Whether you’re a new member of a marketing team or a copywriter working with a new client, your first task is to get to know the brand, or more specifically, the brand’s voice. While brand voice is only one part of a larger brand strategy, it’s arguably the most important part.
Brand voice is the embodiment of a brand’s personality, how it shows up in the world, how it speaks, acts, and lives. It helps audiences identify a brand across every media platform and channel. And it shapes all marketing writing you produce.
So how do you connect to and channel a brand’s voice? How do you ensure that everything you write is aligned with your brand strategy? Here are three ways to go about it.
DIVE IN AND GO DEEP
You may not know this about copywriters, but most of us spend more time researching, reading, and asking questions than we do actually writing. Think about it: when you meet someone for the first time, you don’t get to know them by doing all the talking, right?
So, start by getting your hands on the materials that both outline the brand voice and express it: brand guidelines and positioning statement (branding wouldn’t be branding without them); a list of company values and behaviors; website copy; recent ads; videos; and so on. Read and learn everything you can about the brand and how it shows up in the marketplace.
Then go directly to the source—colleagues or clients who live and breathe the brand. What can they tell you about the brand strategy and voice that the brand guidelines can’t? How would they describe the brand’s voice? What nuances or quirks—of language, tone, or even grammar—should you know about? And what pieces of marketing writing best exemplify the brand’s voice?
Once you’ve gotten your questions answered and have the guidelines at your fingertips, you can go a little deeper.
Assigning human characteristics to a brand is nothing new or groundbreaking, but it can help you connect to a brand’s voice when you first start using it, no matter what type of marketing writing you’re doing.
List some adjectives and determine where your brand voice falls. For example, is your brand voice formal or more conversational and colloquial? Is it detached and authoritative or warm and friendly? Professional and buttoned-up or fun and quirky? Serious or funny? Laid-back or amped up? You get the idea.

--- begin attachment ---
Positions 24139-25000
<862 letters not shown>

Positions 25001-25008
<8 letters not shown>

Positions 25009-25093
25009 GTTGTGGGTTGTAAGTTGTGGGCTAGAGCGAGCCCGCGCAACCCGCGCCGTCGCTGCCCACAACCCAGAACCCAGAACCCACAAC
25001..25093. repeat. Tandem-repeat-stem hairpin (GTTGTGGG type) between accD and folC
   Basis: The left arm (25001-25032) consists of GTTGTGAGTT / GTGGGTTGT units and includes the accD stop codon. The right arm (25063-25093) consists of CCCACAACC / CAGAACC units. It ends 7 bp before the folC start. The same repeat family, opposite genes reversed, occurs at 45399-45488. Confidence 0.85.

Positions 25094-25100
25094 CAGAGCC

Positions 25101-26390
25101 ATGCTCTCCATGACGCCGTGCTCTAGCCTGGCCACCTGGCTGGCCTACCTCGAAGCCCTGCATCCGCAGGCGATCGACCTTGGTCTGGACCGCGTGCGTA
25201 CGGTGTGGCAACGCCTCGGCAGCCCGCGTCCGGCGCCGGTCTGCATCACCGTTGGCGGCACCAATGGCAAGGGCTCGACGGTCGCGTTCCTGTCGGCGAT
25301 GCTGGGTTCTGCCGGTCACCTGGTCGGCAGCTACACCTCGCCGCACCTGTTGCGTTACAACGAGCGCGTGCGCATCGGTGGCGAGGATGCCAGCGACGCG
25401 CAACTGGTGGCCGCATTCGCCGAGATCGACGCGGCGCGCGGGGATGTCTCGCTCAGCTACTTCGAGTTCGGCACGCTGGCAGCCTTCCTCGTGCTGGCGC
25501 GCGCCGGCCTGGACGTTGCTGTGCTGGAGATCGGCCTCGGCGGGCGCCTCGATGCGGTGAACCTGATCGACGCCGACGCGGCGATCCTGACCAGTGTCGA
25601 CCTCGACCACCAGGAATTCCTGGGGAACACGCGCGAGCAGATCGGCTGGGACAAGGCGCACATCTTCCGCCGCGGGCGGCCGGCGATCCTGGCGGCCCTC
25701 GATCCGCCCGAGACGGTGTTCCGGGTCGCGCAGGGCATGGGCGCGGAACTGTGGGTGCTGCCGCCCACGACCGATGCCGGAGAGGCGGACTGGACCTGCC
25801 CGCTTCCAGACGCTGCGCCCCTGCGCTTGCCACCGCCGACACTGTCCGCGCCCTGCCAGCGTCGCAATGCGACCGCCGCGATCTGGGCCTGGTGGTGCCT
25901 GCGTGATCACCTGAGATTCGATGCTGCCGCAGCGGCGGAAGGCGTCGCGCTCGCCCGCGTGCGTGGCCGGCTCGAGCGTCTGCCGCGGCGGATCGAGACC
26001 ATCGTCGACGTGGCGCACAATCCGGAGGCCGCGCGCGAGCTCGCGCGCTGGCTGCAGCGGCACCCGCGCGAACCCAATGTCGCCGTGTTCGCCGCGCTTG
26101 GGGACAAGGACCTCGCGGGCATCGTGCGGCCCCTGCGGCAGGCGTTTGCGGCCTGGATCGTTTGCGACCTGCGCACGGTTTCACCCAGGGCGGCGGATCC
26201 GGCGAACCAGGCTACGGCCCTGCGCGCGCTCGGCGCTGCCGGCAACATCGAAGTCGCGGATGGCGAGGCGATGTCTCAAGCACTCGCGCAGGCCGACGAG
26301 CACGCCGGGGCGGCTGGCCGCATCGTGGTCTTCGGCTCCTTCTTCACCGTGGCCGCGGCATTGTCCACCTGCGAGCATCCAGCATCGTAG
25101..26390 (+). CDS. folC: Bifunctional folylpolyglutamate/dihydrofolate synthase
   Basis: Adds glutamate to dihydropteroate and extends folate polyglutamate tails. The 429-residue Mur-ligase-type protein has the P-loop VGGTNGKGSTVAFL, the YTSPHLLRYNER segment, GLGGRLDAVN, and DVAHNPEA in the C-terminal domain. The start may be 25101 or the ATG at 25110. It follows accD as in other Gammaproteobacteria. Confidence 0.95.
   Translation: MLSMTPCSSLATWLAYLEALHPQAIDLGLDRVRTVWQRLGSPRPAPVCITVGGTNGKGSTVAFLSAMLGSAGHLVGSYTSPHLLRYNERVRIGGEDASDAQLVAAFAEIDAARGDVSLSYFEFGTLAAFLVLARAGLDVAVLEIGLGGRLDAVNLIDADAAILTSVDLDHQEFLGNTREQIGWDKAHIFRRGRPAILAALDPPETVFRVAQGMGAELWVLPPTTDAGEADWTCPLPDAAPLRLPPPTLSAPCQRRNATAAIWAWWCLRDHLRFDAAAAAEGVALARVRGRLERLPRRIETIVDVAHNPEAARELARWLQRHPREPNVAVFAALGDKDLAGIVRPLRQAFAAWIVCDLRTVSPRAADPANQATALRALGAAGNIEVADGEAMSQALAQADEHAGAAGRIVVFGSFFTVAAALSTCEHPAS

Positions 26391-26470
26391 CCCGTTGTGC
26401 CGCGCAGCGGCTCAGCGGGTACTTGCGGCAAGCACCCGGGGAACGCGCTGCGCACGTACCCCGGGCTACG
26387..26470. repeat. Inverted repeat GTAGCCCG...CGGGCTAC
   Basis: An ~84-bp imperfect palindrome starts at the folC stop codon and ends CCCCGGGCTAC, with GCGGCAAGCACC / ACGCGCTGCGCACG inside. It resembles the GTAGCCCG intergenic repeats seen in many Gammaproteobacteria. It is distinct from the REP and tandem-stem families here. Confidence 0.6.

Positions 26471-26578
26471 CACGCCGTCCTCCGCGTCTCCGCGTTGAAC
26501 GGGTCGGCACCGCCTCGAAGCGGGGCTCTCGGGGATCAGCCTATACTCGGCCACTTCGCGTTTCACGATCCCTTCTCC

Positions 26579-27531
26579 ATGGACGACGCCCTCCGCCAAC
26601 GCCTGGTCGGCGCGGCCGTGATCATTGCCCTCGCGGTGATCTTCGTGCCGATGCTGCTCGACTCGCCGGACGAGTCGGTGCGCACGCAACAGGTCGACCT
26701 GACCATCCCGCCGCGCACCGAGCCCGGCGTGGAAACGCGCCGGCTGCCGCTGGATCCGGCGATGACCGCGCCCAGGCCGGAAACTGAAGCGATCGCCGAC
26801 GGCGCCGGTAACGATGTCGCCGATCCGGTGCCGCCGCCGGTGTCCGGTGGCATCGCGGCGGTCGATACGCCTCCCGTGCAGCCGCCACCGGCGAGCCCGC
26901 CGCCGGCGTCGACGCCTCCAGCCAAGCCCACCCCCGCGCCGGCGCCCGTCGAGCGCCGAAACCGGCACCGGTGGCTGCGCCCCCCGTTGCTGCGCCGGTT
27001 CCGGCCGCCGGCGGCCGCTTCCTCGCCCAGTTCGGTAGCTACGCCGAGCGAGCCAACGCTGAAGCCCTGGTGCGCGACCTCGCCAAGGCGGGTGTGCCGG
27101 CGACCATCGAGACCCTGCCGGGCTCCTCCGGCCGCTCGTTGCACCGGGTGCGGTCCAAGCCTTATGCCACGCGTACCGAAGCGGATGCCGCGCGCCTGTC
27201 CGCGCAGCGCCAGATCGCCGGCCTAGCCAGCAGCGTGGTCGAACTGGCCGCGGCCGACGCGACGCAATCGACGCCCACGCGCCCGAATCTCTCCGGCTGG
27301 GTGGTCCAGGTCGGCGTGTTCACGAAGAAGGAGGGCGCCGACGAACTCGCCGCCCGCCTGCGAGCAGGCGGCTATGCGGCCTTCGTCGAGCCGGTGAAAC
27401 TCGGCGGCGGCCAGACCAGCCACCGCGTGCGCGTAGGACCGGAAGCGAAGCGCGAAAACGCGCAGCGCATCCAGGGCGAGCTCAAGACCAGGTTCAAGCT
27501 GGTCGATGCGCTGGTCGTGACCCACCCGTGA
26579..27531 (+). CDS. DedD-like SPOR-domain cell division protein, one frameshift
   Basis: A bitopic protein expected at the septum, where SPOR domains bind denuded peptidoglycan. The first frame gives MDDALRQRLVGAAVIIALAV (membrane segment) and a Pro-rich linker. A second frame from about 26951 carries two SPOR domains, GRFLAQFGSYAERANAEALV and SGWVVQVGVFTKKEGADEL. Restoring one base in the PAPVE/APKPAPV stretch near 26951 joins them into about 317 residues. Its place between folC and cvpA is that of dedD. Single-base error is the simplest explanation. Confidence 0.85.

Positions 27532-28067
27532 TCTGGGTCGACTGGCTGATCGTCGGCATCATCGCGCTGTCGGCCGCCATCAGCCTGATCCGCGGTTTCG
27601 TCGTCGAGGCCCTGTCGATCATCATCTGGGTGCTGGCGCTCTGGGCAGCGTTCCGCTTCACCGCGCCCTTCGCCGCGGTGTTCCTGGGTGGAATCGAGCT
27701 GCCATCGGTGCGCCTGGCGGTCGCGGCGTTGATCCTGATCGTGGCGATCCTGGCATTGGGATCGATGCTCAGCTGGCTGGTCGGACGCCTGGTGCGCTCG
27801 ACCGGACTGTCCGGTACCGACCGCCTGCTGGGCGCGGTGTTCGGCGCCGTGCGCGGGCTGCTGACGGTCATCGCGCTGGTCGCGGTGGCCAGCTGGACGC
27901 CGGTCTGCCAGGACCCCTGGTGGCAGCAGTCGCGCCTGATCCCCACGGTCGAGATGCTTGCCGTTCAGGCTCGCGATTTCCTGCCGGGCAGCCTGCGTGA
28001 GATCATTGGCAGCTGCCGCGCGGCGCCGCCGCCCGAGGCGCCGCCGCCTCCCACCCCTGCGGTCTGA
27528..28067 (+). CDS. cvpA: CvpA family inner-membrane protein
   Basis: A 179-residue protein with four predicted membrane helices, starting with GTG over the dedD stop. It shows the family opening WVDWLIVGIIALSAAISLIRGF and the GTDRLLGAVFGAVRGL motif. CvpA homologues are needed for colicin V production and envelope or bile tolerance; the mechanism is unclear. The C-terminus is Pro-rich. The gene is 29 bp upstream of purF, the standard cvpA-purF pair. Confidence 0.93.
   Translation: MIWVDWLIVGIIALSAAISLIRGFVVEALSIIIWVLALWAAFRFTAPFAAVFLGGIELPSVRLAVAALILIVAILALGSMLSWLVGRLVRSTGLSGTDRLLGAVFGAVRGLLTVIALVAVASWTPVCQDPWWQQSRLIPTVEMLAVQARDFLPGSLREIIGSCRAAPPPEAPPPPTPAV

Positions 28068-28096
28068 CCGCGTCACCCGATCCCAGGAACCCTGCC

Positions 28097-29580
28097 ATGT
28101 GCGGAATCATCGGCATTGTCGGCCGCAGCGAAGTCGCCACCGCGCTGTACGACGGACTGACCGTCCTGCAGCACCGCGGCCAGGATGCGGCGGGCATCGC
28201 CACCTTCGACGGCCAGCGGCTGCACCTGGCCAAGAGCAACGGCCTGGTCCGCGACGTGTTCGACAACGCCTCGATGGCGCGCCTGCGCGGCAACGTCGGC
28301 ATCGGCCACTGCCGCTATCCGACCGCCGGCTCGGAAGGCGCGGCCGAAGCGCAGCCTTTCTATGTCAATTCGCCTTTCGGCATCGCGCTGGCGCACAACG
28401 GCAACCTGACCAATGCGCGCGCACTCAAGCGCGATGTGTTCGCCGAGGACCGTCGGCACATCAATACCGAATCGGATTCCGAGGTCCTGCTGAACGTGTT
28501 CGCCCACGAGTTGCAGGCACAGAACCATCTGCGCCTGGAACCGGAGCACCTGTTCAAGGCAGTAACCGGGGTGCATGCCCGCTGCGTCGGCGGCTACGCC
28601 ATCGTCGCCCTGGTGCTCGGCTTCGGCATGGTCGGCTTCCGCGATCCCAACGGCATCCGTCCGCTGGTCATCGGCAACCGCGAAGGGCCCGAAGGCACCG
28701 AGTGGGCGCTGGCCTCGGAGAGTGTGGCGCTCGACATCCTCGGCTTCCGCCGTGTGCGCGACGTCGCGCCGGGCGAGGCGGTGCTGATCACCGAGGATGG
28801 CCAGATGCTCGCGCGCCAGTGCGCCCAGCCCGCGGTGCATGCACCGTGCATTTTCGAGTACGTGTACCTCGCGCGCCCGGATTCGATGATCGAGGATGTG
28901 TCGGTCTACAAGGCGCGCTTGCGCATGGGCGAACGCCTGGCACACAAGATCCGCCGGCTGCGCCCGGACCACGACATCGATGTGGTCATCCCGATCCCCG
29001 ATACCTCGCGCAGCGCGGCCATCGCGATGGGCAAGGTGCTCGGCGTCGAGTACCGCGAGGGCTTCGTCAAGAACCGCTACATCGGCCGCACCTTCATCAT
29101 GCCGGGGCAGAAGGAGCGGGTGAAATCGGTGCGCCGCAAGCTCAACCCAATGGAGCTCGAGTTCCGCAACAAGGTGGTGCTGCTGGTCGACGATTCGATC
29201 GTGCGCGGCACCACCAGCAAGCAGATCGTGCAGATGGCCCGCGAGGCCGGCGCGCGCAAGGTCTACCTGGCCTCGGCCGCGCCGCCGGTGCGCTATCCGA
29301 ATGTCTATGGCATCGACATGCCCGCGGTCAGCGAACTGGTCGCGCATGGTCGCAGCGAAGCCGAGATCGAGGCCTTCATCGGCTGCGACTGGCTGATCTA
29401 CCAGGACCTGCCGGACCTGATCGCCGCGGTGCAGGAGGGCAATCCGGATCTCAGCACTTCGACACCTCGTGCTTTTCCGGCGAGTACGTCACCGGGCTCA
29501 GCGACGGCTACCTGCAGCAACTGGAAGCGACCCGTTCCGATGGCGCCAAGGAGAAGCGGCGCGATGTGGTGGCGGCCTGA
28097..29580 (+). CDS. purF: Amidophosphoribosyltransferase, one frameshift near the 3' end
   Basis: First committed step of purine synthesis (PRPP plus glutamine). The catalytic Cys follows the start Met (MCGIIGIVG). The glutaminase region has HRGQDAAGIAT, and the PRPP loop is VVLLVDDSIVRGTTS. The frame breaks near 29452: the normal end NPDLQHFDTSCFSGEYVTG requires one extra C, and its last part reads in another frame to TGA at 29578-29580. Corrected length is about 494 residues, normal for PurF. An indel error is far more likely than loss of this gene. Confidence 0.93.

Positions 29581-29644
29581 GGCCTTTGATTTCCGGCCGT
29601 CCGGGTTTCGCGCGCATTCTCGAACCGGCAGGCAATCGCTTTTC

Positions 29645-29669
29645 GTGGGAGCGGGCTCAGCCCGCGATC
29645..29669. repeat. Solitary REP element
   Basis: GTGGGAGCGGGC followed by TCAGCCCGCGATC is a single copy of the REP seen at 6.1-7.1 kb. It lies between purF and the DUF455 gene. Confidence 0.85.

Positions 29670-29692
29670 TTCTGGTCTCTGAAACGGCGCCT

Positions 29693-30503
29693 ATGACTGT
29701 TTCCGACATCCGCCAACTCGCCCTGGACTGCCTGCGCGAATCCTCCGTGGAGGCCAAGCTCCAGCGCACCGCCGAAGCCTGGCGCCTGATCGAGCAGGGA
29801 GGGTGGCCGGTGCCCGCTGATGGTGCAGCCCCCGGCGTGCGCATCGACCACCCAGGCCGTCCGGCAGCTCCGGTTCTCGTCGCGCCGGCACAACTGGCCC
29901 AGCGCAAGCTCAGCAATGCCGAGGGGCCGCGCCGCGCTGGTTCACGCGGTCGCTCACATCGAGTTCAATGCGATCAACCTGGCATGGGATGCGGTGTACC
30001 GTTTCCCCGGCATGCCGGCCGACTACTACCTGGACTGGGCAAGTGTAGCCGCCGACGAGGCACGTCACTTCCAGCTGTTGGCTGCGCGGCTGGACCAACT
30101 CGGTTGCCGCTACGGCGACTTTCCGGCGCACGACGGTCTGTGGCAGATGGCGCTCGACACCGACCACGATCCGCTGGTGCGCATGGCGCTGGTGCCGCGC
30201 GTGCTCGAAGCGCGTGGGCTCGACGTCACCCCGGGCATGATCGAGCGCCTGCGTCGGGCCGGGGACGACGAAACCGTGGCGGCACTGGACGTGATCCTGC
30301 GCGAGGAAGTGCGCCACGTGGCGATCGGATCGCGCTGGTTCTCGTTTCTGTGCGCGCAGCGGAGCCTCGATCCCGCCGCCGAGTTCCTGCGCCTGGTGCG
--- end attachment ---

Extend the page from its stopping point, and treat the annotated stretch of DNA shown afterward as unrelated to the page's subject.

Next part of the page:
Getting a brand voice right is a delicate balance, and when you begin, writing in a new voice can feel like adding tiny rocks to a tipping scale—not quite friendly enough. Now it’s too friendly. We’d never use that word. Try it with a stronger verb.
Like anything else you’ve had to master, connecting to a brand’s voice takes effort, practice, and time.
CHECK YOUR GUT
The more you write in your brand’s voice, the easier it gets, as over time it becomes less “check the guidelines” and more “I know it when I see it/write it/read it.”
Returning to the brand-as-human metaphor, any time you write in a brand’s voice, it’s wise to do a simple gut check. Like you would with any person you know well, ask yourself, does the voice sound like them, or does it feel out of character? Is it something they would say? Is it how they’d say it?
If anything feels off, you can address it—again, using that tipping scale. Would our brand really use two exclamation points? Do we yell when we’re excited? Do we say “y’all” when we’re based in New England? Fortunately, unlike humans, a brand voice that’s speaking out of character can be easy to fix.
So dive into your brand strategy and get to know your brand’s voice. The more connected you are to it, the more it will stand out and make lasting connections with your intended audiences.